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Air-to-Ground Missiles: AGM-114 Hellfire
The AGM-114 Hellfire is an air-to-ground precision-strike missile used by the U.S. military against armor. Capable of being launched from a variety of helicopters, fighters, drones, and other platforms, the Hellfire can be configured for various missions. Developed originally for use by helicopters, the Hellfire name comes from "helicopter-launched fire-and-forget" missile. An onboard autopilot system guides the AGM-114 to a laser-designated target. The missile contains a high-explosive antitank (HEAT) warhead that can penetrate vehicles with strong armor. In use since the 1980s, the Hellfire has been deployed worldwide.
AGM-1145 Hellfire Air-to-Ground Missile Development
The U.S. Army issued a requirement for a helicopter-launched, tank-busting missile in 1974 under the name Helicopter Launched Fire and Forget Missile. Rockwell received a development contract for the newly designated AGM-114A Hellfire in October 1976. The first test firing of the YAGM-114A prototype took place in 1978, and the Army finished operational testing in 1981. Production of the AGM-114A was approved in 1982, with Initial Operational Capability achieved in 1985.
The AGM-114A is powered by a Thiokol solid-rocket motor. Navigation is achieved using fins with movable trailing-edge surfaces. The Hellfire's laser seeker can lock onto painted targets before or after launch. The AGM-114 can be launched in two modes: ripple, when each of the targets is painted with a different laser, or rapid succession, in which one designator shifts to the next target after the first is hit. The AGM-114A was first used on the AH-64A Apache Attack Helicopter.
The AGM-114B is the first variant of the Hellfire used by the U.S. Marine Corps and Navy. The only major change to the missile is the addition of a safing/arming device (SAD) for shipboard safety. The AGM-114B also uses a reduced-smoke rocket motor, the Thiokol TX-657, along with an improved seeker and autopilot.
Further improvements to the Hellfire led to the AGM-114D in the Army and the AGM-114E in the Navy and Marine Corps. However, neither of these variants reached the development stage.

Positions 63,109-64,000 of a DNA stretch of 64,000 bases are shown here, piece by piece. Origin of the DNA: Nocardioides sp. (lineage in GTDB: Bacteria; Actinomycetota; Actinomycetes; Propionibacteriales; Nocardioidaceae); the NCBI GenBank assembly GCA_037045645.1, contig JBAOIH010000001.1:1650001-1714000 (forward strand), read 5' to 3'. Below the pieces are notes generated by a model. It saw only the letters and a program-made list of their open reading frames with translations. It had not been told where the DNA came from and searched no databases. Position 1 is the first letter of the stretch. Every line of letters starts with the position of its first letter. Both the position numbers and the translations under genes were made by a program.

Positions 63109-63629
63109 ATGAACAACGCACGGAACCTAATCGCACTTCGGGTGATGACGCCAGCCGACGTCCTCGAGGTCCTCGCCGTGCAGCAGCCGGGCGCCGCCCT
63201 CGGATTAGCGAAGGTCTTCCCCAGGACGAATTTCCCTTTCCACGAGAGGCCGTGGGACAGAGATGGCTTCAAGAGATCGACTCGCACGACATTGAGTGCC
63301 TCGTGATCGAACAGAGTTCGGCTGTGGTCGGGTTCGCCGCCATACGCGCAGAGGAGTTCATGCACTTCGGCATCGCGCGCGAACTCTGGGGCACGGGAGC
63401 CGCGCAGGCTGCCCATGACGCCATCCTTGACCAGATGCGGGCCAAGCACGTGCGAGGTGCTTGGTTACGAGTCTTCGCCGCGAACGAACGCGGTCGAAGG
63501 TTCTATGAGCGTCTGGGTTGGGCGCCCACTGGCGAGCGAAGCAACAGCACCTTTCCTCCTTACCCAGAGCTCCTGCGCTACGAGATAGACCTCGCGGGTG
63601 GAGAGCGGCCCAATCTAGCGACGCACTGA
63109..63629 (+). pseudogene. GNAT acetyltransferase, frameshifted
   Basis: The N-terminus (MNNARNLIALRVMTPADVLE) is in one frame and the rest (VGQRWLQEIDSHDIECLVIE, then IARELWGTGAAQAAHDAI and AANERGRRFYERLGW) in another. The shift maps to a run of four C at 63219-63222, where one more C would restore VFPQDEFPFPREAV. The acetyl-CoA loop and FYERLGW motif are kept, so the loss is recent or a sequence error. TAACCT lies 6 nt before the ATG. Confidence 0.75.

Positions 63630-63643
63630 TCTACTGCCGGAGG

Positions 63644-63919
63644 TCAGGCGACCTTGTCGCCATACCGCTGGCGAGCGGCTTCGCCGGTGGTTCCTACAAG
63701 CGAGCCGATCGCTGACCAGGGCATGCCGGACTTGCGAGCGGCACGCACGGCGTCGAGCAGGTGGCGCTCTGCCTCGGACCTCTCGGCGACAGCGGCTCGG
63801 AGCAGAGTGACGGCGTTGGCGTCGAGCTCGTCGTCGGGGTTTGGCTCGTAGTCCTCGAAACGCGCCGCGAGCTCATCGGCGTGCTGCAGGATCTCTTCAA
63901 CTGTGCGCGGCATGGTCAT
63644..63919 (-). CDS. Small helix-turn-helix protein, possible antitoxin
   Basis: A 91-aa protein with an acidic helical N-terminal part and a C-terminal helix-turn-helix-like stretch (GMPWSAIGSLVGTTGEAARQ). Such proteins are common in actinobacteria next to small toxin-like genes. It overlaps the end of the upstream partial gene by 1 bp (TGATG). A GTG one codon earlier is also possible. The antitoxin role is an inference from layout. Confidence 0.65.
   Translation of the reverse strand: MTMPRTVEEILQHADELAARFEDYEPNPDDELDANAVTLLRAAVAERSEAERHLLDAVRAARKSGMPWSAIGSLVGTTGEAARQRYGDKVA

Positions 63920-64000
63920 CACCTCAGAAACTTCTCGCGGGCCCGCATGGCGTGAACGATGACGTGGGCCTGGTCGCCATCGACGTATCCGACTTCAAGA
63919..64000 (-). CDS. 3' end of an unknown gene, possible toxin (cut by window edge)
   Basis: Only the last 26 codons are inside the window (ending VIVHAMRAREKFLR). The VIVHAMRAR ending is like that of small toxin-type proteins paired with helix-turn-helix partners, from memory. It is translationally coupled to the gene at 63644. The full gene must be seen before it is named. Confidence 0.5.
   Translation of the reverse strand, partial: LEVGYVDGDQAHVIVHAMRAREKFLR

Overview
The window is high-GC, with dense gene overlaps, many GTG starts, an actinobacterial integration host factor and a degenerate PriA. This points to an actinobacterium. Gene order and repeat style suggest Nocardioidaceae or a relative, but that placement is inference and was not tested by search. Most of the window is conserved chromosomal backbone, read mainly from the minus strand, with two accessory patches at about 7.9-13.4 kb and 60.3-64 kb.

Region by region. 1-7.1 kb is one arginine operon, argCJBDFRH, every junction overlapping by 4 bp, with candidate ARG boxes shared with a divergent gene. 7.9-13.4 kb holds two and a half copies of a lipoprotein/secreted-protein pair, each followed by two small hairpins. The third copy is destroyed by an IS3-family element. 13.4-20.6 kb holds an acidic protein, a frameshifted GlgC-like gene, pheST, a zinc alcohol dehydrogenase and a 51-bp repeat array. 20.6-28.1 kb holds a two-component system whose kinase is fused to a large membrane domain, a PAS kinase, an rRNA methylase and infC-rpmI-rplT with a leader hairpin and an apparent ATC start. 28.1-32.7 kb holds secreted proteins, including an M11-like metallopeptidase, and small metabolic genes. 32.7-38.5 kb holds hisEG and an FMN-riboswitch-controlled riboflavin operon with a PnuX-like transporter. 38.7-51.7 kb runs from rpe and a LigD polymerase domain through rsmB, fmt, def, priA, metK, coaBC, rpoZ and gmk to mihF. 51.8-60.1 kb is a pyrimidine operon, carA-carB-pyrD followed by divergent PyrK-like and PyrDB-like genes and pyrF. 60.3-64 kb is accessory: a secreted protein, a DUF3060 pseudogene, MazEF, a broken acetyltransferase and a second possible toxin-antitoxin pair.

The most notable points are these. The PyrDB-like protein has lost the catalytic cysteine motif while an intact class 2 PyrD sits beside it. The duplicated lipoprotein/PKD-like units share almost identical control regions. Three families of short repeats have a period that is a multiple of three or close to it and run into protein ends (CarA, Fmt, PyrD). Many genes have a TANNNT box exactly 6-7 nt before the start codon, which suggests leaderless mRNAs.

The AGM-114F is known as the "interim Hellfire" because it was the last of the original Hellfire variants. It uses a dual warhead to defeat reactive armor. In this warhead, a small precursor warhead is placed between the laser seeker and the main warhead, which lengthens the missile a bit. The AGM-114F also includes a guidance section with better clutter rejection, but with reduced range. This Hellfire variant entered production in 1991. The AGM-114G is the Navy and Marine Corps version of the AGM-114F, equipped with a SAD, but was never built.
In 1989 work on a greatly improved AGM-114 started. Originally called the Hellfire Optimized Missile System (HOMS), it later gained the name Hellfire II. Operation Desert Storm highlighted the limits of the first Hellfire, leading to the development of a new digital autopilot, a larger precursor warhead, a seeker more able to combat countermeasures, and reprogrammable software.
The software allows the Hellfire II to be configured for different attack profiles and detonation timing of the precursor/main warhead. The improved systems reduce the length of the Hellfire II, which in turn increases the range as compared to the AGM-114F. The AGM-114J represents the Army version of the Hellfire II, and the AGM-114K, the SAD-equipped Navy and Marine Corps version. However, the AGM-114J was not built, and all services used the AGM-114K. The first production AGM-114K Hellfire II was delivered in December 1994.
The AGM-114L was purpose-built for use with the AN/APG-78 Longbow radar on the AH-64D helicopter. Known as the "Longbow Hellfire," this variant has a millimeter-wave active radar seeker. Test firing of the AGM-114L started in 1994, with production being authorized in 1995. The first Longbow Hellfire missiles entered service in 1998.
The AGM-114M derives from the AGM-114K, but has a new blast-fragmentation warhead and a better SAD. Intended for use by the Navy's MH-60R helicopters, the first AGM-114Ms were delivered in December 2000. The AGM-114N is also derived from the AGM-114K, and has a thermobaric warhead that produces an initial blast overpressure and then a slow burn. All of these variants were deployed on Marine Corps AH-1W helicopters during Operation Iraqi Freedom.
The most recent Hellfire missile as of 2012 is the AGM-114R. Developed for the U.S. Army, it has an integrated blast frag sleeve (IBFS). This Hellfire is used on helicopter and UAV systems. The Army has also developed a Hellfire launcher for ground vehicles such as the HMMWV.
A total of more than 60,000 AGM-114 Hellfire missiles have been built.
AGM-114 Hellfire Operational History
The Hellfire was first deployed in combat during Operation Just Cause in Panama. It was later used in Operation Desert Storm, Operation Allied Force, and Operation Enduring Freedom, as well as Operation Iraqi Freedom.
Over 6,000 Hellfire missiles were fired by the U.S. military between 2001 and 2007. The missile has proven effective in urban areas because of its small blast radius and precision targeting.
As a part of the War on Terror, a CIA-operated Predator UAV fired Hellfire missiles in Yemen on 3 November 2002, killing Qaed Senyan al-Harthi, a senior Al Qaeda operative.
The Hellfire was used to kill Hamas leader Ahmed Yassin in 2004. It was launched from a MQ-9 Reaper used against insurgents in the De Rawood region of Afghanistan on 28 October 2007, marking the first kill by a Reaper. The Hellfire was also used to kill Anwar al-Awlaki in Yemem in 2011.
Characteristics of the AGM-114 Hellfire
Note: Characteristics change slightly depending on the AGM-114 variant.
Recommended Books about Air-to-Ground Weapons and the AGM-114 Hellfire